This is the 2nd part of the article: The art of website images. In this part we’ll walk you through the best practices how you should upload pictures to your WordPress site. If you are interested in how to make / choose images for your travel website, read the first part, too.
How to put the images on your WordPress site?
After you’ve got the final images from the photographer and/or downloaded them from a stock photo site, they are not ready yet to be uploaded to your website. We have 2 major problems with them:
- the sizes of the image files are too big for online use
- the file names don’t support your SEO strategy
Let’s see why these are so big issues and how we can fix them…
Problem no. 1: the size of the image file is too big
How and how many times have I seen this mistake on websites… After you downloaded or received your pictures, they usually have really big resolution. Like 5000×3000, or even bigger.
Unfortunately huge amount of megapixels is not a good idea online. An average laptop’s screen width is somewhere between 1280 and 1920 pixels. Mobile screens are even smaller. It means that even if you have super-high resolution pictures, e.g. 5000×3000 pixels, if your screen resolution is just 1024×768 it will limit the maximum viewable resolution of the picture to 1024×768.
So what’s the matter? The browser will resize the images to the screen size automatically, right?
Well, it may… But you’ll still be viewing a 5000×3000 image on a 1024×768 screen. And an 5000×3000 image’s file size is often 5-15 times bigger than a natively 1024×768 image.
Big file sizes make up 2 major problems:
- they take a lot of time to download, making your site slower (why is it an issue?)
- they use a lot of space on the server. E.g. if your web hosting plan allows you to use 5 Gigabytes of space, it can become very little soon if you upload hundreds of images of 5-10 MB
So the major principle here is to resize your images before you upload them to your website. There are tools like:
- Web Resizer – an online tool that helps optimizing your images
- Fotosizer – a batch image resize tool for Windows
- iResize – a similar tool for Mac
- Phatch – and a solution for Linux users
- Imsanity – a WordPress plugin that resizes your images when you upload them
that can help you in achieving this goal. When you are using a tool like these, make sure you’re not overwriting your original images, as you may need the full resolution versions for off-line use!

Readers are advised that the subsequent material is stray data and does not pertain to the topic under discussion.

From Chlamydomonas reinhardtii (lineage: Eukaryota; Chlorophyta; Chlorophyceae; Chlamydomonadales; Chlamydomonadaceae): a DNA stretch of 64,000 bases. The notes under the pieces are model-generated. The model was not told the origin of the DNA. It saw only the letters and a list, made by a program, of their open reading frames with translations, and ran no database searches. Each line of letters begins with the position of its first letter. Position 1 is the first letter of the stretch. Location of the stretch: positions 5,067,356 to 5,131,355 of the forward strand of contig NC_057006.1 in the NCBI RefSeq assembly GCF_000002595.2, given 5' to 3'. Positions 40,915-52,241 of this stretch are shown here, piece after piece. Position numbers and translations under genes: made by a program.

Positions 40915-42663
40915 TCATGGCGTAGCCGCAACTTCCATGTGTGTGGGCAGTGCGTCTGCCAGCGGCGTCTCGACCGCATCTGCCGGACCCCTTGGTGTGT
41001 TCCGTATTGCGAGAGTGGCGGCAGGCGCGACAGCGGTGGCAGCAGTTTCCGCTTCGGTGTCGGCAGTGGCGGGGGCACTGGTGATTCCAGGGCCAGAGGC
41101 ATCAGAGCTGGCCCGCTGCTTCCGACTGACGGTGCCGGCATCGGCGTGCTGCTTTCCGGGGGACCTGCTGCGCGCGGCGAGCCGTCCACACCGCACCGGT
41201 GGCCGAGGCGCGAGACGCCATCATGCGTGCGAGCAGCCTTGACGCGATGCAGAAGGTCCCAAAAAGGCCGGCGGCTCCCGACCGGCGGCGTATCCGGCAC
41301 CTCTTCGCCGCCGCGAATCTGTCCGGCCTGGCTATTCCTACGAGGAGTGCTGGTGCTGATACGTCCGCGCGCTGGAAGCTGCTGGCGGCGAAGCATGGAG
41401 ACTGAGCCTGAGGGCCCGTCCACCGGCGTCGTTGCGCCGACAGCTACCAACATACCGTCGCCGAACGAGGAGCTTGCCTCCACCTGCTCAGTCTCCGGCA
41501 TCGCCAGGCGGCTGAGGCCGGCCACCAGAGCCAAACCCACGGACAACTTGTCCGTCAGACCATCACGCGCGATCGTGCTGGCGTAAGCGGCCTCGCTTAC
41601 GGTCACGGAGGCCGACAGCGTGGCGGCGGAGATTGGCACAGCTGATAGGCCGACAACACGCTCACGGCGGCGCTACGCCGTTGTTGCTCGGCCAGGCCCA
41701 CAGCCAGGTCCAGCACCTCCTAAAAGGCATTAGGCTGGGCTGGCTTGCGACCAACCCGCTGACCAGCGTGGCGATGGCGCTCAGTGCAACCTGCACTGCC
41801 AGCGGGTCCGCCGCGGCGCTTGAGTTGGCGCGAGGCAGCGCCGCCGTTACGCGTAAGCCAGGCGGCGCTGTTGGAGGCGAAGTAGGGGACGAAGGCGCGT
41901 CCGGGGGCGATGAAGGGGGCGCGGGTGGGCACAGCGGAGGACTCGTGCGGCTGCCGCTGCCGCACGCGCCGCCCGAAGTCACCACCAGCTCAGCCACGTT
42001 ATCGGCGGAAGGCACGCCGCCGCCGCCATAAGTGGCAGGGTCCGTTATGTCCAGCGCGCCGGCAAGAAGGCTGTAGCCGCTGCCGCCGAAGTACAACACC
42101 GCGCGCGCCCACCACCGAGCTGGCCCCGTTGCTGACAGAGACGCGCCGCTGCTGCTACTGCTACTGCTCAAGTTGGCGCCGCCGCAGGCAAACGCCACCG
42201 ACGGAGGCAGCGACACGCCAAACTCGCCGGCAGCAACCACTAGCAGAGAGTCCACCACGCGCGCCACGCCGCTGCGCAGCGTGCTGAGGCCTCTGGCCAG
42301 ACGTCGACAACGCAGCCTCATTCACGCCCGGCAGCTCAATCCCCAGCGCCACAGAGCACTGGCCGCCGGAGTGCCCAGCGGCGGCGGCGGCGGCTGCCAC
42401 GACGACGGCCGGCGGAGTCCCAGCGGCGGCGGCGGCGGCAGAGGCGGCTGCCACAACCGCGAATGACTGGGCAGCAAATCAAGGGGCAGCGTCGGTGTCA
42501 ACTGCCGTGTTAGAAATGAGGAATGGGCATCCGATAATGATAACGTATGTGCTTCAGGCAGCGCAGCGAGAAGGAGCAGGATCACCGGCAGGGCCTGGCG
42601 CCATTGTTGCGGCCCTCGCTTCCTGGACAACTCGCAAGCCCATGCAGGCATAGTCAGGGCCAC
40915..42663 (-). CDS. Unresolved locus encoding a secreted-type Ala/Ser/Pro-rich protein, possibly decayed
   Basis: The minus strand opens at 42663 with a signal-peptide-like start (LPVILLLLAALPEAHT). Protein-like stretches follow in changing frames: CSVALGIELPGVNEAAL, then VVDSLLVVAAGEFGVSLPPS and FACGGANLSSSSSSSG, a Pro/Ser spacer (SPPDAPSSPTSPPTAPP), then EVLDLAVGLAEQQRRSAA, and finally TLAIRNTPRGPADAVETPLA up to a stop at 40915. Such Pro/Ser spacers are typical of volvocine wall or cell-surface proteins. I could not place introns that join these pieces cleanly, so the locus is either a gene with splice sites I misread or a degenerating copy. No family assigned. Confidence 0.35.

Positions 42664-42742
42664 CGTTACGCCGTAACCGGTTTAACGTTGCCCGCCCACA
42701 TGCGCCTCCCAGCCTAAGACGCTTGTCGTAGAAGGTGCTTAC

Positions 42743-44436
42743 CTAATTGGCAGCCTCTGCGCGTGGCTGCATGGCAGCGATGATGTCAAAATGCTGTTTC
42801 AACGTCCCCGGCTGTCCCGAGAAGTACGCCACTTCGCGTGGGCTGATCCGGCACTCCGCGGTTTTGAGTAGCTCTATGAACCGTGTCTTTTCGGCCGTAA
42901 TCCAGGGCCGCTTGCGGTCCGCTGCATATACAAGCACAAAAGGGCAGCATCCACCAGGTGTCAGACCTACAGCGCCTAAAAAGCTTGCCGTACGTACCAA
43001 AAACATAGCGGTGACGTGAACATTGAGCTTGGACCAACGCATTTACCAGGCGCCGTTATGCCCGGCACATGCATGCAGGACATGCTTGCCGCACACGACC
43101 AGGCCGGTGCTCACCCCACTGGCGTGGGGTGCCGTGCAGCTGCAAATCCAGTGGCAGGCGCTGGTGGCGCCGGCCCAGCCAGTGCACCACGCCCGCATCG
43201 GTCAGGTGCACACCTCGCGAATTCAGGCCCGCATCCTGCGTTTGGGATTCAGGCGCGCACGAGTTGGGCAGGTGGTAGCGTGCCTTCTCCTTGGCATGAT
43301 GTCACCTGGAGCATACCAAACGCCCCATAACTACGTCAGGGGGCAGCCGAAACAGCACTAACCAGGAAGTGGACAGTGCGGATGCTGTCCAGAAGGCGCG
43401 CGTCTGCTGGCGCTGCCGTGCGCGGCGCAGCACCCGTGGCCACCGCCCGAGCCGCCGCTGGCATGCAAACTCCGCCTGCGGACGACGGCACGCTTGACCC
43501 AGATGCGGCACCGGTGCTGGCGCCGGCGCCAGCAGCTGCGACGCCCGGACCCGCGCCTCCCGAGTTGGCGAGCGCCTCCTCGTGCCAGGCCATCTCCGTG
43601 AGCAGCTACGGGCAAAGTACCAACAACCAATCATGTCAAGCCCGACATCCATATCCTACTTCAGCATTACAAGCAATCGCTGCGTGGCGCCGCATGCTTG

What settings should I use?
I recommend you to use these settings when resizing your images:
- the resolution of the image should be the biggest possible resolution that can appear on your website. E.g. if the biggest image slot on your website is 1200×800 pixels then you should resize the images to at most this size (or you can try the 2400×1600 resolution if you want to fully support retina screens, too)
- for JPG files you can set the quality of the image file. For most of the photo images 85% quality is enough. Lowering the quality from 100-95% to 85% significantly reduces the size of the files.
As a rule of thumb, always use the JPG file format for photos and PNG for logos, icons, etc. This way you can easily reduce the file size from 3-10 MB to just 50-800 kBytes (the size depends on how detailed the picture is).
It’s usually a game with the numbers: you need to achieve as small as possible file sizes without significant losses in visible quality.
Problem no. 2: the file name in not SEO-friendly
When you receive your image files, they usually have file names like DCIM0017.JPG or Image00023.jpg or similar.
The main problem with these names is that Google Image Search takes into consideration the file name when searching for images. So if you rename DCIM0017.JPG to something that describes what is on the picture, like “grand-hotel-new-york-double-room.jpg” then you can expect that some people will find your hotel’s website based on the file name of the image.
It’s always a good idea to follow this naming convention:
- only small letters: web servers make difference between upper- and lowercase characters, so files will less likely get lost if you name them like “new-york.jpg” instead “New York.JPG”. Remember: the file names on the web server need to be readable in first place by web servers and search robots – and only in the second place by humans.
- hyphens instead of spaces: if you try to reach “new york.jpg” in your browser, it will display it like “new%20york.jpg”. Some web apps may find it difficult to read this format so it’s better to use hyphen (-) or maybe underscore (_) in these cases, like “new-york.jpg”.
- use only standard English characters: instead of “L’étolile.jpg” your file name should be just “letoile.jpg”
- avoid any characters that are not alphanumeric small letters or hyphens: this is in fact the rule how WordPress slugs are built up
- the file name should describe with a few important keywords what is on the picture: e.g. for the following picture the file name “blue-glass-vase.jpg” is a perfect choice.
Great, you’re now ready to upload your images to your WordPress site. If you need help with it, here is a quick tutorial.